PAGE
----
Walnut Mooncakes (Improved)

Walnut mooncakes

Walnut mooncakes are one of our family’s favourites and I bake them every year. This year, I modified my usual recipe as I found it a little too crumbly. The pastry of the previous recipe doesn’t quite hold up when it’s cut. Besides some slight tweaks to the amount of butter and flour, I’ve also replaced baking soda with baking powder as baking powder yields a more neutral tasting product (since there aren’t any acidic ingredients). I’m very satisfied with the results and my hubby, little one and mum loves it.

Walnut mooncakes

I’ve added melon seeds and salted egg yolks (my favouite) to the mooncake but you can choose to omit these if you like. As for the amount of walnuts to use, it really depends on your preference. I like walnuts so I use large fresh walnuts. Make sure that the walnuts you use are raw ones and not salted/toasted ones though.

walnut dinosaur mooncakes

My hubby decided to join in the fun and made these dinosaur walnut mooncakes. I think he calls them dino-wal-saurus. I think they are totally adorable, though they are very time-consuming to make. He used black beans for the eyes, melon seeds for their teeth and walnuts for their scales. Check out their side profile below. He thinks that there’s a market for these lovely dino-wal-saurus and all dino loving boys would love to have one. I would love to hear your thoughts on his creation!

walnut dinosaur mooncakes

Walnut Mooncakes (Improved)
 
Serves: 30 - 32
Ingredients
Pastry
  • 350g Plain flour
  • 30g Custard Powder
  • 1 tsp baking powder
  • ¼ tsp salt
  • 50g Icing sugar
  • 250g unsalted butter
  • 1 egg
  • 1 tsp Vanilla Essence
Filling
  • 30g toasted melon seeds
  • 750g White Lotus Paste
  • 6-7 salted egg yolks (each cut into 6 pieces)
Before baking
  • 1 Egg yolk + 1 tbsp water (for glazing)
  • Walnut for decoration
Instructions
  1. In a large bowl, sift flour, custard powder, salt and baking powder together. Whisk ingredients together and set aside.
  2. In the bowl of a standing mixer set to medium high speed, cream sugar and butter together until slightly pale and fluffy.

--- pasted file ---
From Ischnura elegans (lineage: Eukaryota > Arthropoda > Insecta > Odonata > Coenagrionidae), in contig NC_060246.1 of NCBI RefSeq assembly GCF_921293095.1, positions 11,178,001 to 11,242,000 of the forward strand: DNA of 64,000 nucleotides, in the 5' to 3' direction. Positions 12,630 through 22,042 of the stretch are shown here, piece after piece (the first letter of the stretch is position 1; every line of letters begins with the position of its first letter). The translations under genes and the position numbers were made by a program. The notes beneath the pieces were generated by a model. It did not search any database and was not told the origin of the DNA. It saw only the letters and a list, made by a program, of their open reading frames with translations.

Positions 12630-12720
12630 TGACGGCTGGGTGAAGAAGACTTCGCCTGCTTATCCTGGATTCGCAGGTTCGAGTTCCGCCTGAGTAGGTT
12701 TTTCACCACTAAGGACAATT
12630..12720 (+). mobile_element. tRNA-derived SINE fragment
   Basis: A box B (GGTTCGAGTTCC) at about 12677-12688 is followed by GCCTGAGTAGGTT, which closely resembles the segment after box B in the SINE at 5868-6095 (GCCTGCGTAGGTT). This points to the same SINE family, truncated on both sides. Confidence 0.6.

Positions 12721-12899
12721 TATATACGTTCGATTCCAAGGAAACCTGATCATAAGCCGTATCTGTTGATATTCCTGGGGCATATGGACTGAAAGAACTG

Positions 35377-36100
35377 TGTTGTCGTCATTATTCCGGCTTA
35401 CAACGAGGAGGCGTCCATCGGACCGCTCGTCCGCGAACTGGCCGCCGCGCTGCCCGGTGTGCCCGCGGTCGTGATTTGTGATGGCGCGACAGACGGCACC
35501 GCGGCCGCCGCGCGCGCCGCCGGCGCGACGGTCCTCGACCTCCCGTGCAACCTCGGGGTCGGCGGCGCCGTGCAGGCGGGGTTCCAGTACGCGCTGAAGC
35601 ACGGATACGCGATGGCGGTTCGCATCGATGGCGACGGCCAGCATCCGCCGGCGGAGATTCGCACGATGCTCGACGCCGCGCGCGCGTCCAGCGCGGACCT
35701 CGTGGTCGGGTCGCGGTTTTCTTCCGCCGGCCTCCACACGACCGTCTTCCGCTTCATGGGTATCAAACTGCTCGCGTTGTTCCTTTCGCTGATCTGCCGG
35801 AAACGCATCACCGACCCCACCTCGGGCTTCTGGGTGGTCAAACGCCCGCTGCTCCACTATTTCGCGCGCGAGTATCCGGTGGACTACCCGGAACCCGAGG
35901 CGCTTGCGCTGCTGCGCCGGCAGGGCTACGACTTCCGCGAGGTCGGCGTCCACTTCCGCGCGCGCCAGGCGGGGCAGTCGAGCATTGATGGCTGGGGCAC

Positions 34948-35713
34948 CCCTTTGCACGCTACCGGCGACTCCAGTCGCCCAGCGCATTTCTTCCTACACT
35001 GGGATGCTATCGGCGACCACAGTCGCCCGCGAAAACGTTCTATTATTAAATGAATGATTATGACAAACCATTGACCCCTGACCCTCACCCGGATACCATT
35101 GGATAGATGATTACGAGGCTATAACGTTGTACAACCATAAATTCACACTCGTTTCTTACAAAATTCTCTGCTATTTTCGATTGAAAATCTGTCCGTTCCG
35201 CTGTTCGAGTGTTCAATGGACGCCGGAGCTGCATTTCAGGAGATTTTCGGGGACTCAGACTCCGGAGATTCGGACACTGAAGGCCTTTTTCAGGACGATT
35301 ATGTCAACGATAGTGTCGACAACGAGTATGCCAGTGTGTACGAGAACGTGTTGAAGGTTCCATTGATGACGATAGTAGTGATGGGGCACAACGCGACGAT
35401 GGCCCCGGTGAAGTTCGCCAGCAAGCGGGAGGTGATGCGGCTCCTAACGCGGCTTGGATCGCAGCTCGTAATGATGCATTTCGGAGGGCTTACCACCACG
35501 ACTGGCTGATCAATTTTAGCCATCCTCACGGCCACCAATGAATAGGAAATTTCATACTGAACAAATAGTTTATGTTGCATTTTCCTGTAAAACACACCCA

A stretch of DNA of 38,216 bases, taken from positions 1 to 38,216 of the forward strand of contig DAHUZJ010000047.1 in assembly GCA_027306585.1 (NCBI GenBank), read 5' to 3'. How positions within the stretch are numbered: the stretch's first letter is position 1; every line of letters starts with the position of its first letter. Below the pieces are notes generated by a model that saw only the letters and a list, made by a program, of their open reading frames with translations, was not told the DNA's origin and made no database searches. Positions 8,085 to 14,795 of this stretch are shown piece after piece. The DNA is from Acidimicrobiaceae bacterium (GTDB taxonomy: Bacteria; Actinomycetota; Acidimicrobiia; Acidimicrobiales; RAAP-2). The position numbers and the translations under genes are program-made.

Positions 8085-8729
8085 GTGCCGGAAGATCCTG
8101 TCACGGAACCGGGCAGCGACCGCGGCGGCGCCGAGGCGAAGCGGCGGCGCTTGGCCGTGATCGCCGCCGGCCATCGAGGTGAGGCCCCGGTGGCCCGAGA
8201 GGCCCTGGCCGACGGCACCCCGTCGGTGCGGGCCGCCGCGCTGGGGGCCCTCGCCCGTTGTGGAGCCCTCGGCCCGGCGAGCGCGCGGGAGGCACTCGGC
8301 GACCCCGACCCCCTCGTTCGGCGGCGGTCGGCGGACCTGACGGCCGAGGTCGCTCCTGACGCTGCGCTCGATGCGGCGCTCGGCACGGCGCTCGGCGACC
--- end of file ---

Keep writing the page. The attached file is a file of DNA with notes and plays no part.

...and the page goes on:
3. Gradually add in egg and vanilla and beat on medium high speed till fluffy and light.
  4. Fold in flour mixture in two parts. Refrigerate dough overnight.
  5. Bake salted egg yolks for 5 minutes at 160ºC. Set aside to cool. Cut each yolk into 6 pieces.
  6. Mix melon seeds with lotus paste. Divide fillings into about 25g each.
  7. Wrap a piece of salted egg yolk in each ball of filling.
  8. Take out dough from fridge and divide into portions of 20g each.
  9. Wrap fillings into dough and decorate with walnut.
  10. Apply egg wash on mooncakes and bake at 160ºC for 10 mins.
  11. Remove from oven and allow mooncakes to rest for 10 mins. Re-apply egg wash and return to oven and bake for another 20 mins or till golden.

 

Pandan Snow Skin Mooncakes

Pandan snow skin mooncakes

Mid-autumn festival is approaching and I’m back on the blog after a 2 months hiatus. I gave birth to my 2nd baby girl two months ago (she’s such a cutie) and have had my hands rather full. Now that she is slightly older, hopefully I’d have more time to blog (fingers very crossed). But I digress. Let’s go back to mooncakes.

I have fond memories of mini pandan snow skin mooncakes that my mom would buy from this old fashioned bakery near Alexandra during Mid-autumn festival. I was probably in my teens then and to me, those were really delicious snow skin mooncakes. They were freshly made, had a strong pandan flavour and the snow skin was very soft. Unfortunately, the bakery closed down a couple of years later and I couldn’t find similar mooncakes. So a couple of years ago, I decided to start making my own. One of the more popular mooncakes I’ve made are these Red Wine Berry Snow Skin Mooncakes.

Pandan Snow Skin Mooncakes

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Baked Walnut Mooncakes

Walnut mooncakes | Delicacious

It’s the Mid Autumn festival again! The festive season where shopping centres start to display stalls selling a variety of mooncakes. Mooncakes used to be pretty traditional but lately, they have evolved so much that I cannot even recognise them as mooncakes anymore. Now mooncakes come in a large variety of shapes, sizes and flavours; lately, there has been some rage here over “butt-shaped” mooncakes. Yes! I’m not kidding. They are made by Hong Kong’s Goods of Desire (G.O.D) and are shaped like butts because butts look like full moons. Hmm…

For all the hype, I still prefer traditional mooncakes or snowskin ones. I’ve tried some of these exotic flavours (e.g. lychee martini, truffles, jackfruit, etc) and I have yet to find one that I really like. Except durian mooncakes. I can live with those.

Walnut mooncakes | Delicacious

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